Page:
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In addition to the sanctions, which start immediately, the state treasurer is also calling on the bank's CEO to resign. He says John Stumpf's testimony on Capitol Hill was disheartening.
"Sometimes enough is enough," said Chiang.
He's is accusing Wells Fargo of "wanton greed" for opening more than 2 million fake bank accounts for customers. As punishment, for 1 year the state will no longer use Wells Fargo for buying investments or underwriting bonds and will not invest in the bank's securities.
"How can my office continue to entrust the public's money to an organization which has shown such little regard for legions of Californians who placed their financial wellbeing with it?" Chiang asked during a Wednesday news conference.
State officials say the impact could be $500 million or more. Chiang thinks it will also be a blow to the San Francisco-based bank's reputation.
"If they have to get down to their knees, maybe a little genuflection a little prayer, would help them,"
In a statement, Wells Fargo spokesperson Ruben Pulido wrote:
"Wells Fargo has diligently and professionally worked with the state for the past 17 years to support the government and people of California. Our highly experienced and proven government banking, securities and treasury management teams stand ready to continue delivering outstanding service to the state.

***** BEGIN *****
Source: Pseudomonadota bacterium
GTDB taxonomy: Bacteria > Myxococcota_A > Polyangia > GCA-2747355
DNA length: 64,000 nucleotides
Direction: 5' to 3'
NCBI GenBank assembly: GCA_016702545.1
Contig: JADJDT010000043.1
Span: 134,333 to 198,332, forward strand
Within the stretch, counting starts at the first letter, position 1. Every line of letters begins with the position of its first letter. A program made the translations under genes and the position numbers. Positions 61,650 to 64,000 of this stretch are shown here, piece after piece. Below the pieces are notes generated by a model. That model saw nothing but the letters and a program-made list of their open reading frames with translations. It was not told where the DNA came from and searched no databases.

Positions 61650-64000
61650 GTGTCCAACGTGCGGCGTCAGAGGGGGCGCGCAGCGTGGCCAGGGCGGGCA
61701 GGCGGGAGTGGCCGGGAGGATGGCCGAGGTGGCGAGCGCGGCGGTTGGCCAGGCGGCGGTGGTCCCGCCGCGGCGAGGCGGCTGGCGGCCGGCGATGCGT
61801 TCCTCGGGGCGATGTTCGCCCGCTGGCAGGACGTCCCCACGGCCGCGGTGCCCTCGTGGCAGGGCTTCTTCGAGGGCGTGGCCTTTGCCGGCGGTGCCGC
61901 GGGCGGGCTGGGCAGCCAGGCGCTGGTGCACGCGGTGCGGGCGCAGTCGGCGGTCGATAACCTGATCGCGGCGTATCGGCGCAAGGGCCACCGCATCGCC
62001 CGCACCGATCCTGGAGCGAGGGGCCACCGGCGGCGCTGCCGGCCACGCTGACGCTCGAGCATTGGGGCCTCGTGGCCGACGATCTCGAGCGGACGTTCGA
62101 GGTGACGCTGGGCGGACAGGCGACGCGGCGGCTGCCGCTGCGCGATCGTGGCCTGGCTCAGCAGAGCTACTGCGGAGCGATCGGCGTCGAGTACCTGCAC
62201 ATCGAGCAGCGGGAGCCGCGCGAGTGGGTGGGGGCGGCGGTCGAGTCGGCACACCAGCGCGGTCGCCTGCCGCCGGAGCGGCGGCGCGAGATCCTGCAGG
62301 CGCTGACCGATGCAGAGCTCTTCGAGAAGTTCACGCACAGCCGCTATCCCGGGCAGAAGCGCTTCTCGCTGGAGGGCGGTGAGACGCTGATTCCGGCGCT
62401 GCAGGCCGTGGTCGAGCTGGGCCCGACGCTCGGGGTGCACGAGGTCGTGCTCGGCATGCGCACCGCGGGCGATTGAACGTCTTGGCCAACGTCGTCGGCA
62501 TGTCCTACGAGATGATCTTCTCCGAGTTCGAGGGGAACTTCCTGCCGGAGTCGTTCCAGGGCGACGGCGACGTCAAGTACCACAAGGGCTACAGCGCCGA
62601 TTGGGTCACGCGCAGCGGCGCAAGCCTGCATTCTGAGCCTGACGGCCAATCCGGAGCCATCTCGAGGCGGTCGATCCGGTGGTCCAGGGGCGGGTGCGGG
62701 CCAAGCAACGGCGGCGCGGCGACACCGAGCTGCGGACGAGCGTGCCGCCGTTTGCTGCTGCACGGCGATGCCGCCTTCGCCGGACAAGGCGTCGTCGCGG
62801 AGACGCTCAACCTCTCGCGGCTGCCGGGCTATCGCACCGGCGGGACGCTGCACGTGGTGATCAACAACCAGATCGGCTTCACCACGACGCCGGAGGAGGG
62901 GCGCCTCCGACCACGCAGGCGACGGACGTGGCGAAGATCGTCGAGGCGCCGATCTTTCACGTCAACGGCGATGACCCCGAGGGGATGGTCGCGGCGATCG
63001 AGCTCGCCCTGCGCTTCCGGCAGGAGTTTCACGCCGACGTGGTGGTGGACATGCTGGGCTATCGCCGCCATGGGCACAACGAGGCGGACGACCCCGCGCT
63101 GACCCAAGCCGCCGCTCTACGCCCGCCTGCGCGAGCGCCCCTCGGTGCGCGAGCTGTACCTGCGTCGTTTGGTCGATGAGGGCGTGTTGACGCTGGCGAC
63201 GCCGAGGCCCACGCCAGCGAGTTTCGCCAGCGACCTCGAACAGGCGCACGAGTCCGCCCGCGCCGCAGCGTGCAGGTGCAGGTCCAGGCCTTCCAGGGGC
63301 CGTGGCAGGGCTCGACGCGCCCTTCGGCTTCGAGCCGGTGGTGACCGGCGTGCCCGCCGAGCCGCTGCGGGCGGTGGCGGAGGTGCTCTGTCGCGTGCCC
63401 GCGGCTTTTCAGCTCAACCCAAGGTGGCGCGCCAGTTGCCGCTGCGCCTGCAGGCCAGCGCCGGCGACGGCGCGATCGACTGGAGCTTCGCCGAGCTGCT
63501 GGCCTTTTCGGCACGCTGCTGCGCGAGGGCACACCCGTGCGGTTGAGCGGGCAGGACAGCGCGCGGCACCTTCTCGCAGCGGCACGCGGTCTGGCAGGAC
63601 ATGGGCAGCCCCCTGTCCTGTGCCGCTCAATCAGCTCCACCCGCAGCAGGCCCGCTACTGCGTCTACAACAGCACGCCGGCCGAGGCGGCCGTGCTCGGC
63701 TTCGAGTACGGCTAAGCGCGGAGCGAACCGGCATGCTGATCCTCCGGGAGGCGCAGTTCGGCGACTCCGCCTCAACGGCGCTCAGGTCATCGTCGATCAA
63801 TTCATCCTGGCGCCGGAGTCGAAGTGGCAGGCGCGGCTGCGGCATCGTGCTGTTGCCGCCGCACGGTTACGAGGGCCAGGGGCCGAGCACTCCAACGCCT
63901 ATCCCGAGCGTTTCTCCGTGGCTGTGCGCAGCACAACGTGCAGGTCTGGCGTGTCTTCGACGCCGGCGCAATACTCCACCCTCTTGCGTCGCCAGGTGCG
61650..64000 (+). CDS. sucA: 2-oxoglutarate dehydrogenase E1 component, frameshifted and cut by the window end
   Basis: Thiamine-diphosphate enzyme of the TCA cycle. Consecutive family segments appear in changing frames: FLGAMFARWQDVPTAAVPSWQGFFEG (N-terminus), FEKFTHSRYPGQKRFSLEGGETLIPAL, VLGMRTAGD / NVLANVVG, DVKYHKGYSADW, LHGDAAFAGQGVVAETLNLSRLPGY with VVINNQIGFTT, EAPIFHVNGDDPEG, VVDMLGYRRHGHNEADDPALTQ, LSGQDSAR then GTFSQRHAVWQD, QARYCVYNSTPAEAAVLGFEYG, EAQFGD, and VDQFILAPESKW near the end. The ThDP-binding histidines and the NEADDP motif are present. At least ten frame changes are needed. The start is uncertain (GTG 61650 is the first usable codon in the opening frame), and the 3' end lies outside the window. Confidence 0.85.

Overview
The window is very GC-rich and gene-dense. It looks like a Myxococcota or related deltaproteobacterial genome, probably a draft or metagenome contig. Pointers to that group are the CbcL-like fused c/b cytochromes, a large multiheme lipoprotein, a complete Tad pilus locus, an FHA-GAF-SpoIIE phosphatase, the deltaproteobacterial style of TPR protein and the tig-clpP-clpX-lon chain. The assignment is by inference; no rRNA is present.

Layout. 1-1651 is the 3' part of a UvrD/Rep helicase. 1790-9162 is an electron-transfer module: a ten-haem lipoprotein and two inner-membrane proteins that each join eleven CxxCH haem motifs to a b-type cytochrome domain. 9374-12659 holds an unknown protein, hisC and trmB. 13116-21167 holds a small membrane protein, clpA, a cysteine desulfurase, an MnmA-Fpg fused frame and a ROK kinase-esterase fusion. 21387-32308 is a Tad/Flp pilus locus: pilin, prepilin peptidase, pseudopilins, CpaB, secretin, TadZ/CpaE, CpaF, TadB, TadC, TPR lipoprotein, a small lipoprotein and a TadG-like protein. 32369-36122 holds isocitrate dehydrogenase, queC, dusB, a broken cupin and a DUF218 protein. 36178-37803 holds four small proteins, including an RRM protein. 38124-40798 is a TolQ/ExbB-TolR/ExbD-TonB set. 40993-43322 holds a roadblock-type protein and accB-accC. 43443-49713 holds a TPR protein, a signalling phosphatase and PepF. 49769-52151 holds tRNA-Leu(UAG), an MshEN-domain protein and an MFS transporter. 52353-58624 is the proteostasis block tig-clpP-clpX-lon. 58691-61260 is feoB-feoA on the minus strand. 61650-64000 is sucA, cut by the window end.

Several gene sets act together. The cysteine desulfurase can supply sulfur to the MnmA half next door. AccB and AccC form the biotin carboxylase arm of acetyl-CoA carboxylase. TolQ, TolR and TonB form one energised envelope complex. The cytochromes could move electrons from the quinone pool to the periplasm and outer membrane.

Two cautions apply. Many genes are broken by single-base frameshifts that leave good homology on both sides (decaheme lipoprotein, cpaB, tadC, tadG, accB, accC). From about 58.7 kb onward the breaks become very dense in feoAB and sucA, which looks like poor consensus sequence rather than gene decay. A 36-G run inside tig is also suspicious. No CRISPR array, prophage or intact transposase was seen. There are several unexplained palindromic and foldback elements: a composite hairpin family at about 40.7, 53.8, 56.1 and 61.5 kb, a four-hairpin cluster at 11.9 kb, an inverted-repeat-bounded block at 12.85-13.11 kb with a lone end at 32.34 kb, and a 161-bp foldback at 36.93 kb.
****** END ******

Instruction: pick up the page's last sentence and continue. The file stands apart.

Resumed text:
We certainly understand the concerns that have been raised. We are very sorry and take full responsibility for the incidents in our retail bank. We have already taken important steps, and will continue to do so, to address these issues and rebuild your trust.
As a California-based company since 1852, we are proud to have 44,000 team members across California who are committed to their communities. And we are also proud to have donated $53 million to support schools and nonprofits across the state last year alone."
Customers praised the state's actions.
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"Corporations need to be held accountable," said one San Francisco resident.
Another person added, "It's horrible they would do that to any of their customers."
If Wells Fargo doesn't clean up its act, Chiang says the state's break up with the bank could become permanent.